Camping has always been one of kids favorite activities. Hence, my lifting of the 1964 Alan Shermann song seemed an appropriate fit for this post's title. Earliest records show that girls attended camps as early as 1917 in the Washington-Metropolitan Area. In 1935, the Prince George's County Girl Scout Council was chartered from the Washington, … Continue reading ♬Hello Mudduh, Hello Fadduh.. Here I am at…♬
According to the National Center for Education Statistics, about 3.6 million students are expected to graduate from high schools in the United States over the next couple of weeks-- my granddaughter and nephew will be among them. So I guess it's only natural for me to reminisce back to my high school days where there was only radio, television, … Continue reading ♬ I Ain’t Afraid of No Goat ♬
Just a few fast facts first: The average house in 1950 sold for $14,000 The average annual income in the ‘50s was just under $3,000 Most women were homemakers and stay-at-home moms Most families were married couples and raised three children In 1950 fewer than 1 in 10 American homes owned a TV set. By … Continue reading Life in the “Fabulous Fifties”
Young Love, Young Marriages Mom was 15-1/2 months older than my dad. They married when they were 17 and 18. I was born when my mom was 19--seven months shy of her 20th birthday. My parents had three children. And, I was 11 years older than my first brother and 16 years older than my … Continue reading A “Christmas In Spring” Recollection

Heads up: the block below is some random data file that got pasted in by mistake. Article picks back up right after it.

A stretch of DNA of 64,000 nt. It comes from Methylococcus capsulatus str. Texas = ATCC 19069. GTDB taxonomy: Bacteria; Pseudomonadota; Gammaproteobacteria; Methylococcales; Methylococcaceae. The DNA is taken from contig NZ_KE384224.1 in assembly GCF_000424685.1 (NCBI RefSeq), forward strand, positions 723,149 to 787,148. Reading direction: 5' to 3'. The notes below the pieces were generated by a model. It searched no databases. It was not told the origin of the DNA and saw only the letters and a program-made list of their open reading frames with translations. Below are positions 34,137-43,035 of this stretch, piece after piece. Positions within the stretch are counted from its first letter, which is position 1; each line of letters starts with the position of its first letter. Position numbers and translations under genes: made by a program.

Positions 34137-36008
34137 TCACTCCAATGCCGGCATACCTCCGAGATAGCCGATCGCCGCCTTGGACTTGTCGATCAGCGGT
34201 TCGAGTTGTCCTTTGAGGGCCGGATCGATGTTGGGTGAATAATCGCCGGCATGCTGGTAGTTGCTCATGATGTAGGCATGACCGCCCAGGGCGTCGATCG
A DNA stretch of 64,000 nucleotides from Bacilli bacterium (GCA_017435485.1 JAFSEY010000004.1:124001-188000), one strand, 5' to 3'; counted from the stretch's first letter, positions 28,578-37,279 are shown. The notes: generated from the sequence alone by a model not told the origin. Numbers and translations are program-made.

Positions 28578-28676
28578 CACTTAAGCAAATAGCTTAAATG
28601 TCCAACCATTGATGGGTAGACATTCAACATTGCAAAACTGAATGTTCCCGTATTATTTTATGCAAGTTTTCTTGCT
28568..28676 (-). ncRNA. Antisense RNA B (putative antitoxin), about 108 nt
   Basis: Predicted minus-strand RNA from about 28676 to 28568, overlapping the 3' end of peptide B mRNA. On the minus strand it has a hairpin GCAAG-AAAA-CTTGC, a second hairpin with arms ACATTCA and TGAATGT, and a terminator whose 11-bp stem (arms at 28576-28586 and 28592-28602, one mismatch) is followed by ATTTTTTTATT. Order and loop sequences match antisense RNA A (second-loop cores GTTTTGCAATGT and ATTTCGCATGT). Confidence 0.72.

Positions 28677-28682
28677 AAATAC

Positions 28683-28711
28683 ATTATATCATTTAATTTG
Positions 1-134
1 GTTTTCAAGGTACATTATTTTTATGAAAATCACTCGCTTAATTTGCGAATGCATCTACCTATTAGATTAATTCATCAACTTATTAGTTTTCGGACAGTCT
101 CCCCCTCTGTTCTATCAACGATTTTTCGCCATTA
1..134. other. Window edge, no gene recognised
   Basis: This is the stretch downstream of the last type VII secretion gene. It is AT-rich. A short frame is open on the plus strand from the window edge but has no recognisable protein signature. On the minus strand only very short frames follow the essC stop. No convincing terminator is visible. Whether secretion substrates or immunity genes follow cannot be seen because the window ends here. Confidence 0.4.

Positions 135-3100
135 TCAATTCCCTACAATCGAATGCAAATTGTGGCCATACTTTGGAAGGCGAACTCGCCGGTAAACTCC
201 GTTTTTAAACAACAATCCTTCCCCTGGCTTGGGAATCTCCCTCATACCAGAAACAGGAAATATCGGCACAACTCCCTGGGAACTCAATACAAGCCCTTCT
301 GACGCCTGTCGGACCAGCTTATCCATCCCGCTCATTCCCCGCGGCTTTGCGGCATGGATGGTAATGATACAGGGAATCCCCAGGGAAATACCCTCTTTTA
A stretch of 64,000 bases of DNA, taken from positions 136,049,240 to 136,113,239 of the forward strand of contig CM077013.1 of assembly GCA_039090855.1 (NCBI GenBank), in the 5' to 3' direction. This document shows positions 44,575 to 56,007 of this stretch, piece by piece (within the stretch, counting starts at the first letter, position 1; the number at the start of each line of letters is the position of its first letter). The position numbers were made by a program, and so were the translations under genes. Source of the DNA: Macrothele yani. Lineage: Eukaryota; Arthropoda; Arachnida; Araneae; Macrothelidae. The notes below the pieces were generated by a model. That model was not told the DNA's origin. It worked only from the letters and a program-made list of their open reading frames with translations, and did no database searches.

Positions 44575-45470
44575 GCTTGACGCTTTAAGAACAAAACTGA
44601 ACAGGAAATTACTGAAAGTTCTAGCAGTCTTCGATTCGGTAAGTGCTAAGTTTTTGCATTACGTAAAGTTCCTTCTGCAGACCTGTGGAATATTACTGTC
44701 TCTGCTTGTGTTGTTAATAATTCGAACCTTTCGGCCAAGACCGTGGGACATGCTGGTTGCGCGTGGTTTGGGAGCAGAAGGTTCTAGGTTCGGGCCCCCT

Before I "turned off the lights" and "closed my office door" on my professional career in marketing and communications for the last time, I sat down and wrote a generic thanks and goodbye to my many colleagues and friends at the U.S. Census where I had worked for 32 years. And, the following is the … Continue reading Moments (1980-2011): A Personal Career Anthology
It's been nearly two months since I last sat down to write--a very long hiatus for me. Simply put, life interrupted! Daily routines became passé. God's plan and purpose redirected me from my to-do lists and preferences to His. In keeping with His timeline and focusing on His perspectives on my life in this season, … Continue reading Life Interrupted
It is with great sadness that I share with you the passing on Friday, March 16, 2018, of my mother, Norma Florence (nee Ford) Boling at her home of nearly 60 years in Forestville, MD. She was 90 years, 6 months, and 3 weeks old and courageously fought a long battle with Alzheimer's and heart-disease-related conditions. … Continue reading Norma Florence (Ford) Boling: 22 Aug 1927 – 16 Mar 2018, Age 90
If you are a grandmother you may be one of a select few who understands the gravity of your intimate relationships with your grandchildren and their parents who by the way are your children that hopefully you and their father raised together. Now, none of us was handed a parenting guide when we discovered we … Continue reading 𝄞We are F-a-m-i-l-y ♬
The year was 1981. The day was Friday, December 4. I had just finished a visit with Sister Kathleen, who was the director for the religious education program that prepared 7th-grade children for their sacrament of confirmation into the Catholic religion at Mount Calvary Church and School in Forestville, MD. The backstory goes something like … Continue reading Sit’n on the Porch to Make a Stand
The Bolings are celebrating their 72nd wedding anniversary on Feb. 5th, and the family will gather with them this weekend to honor this rare event in the world's history of lifelong marriages. The couple decided at ages 14 and 15 when they first met that they were going to get married someday and now, 75 … Continue reading 75 Years Later – Couple Avows Their Love and Commitment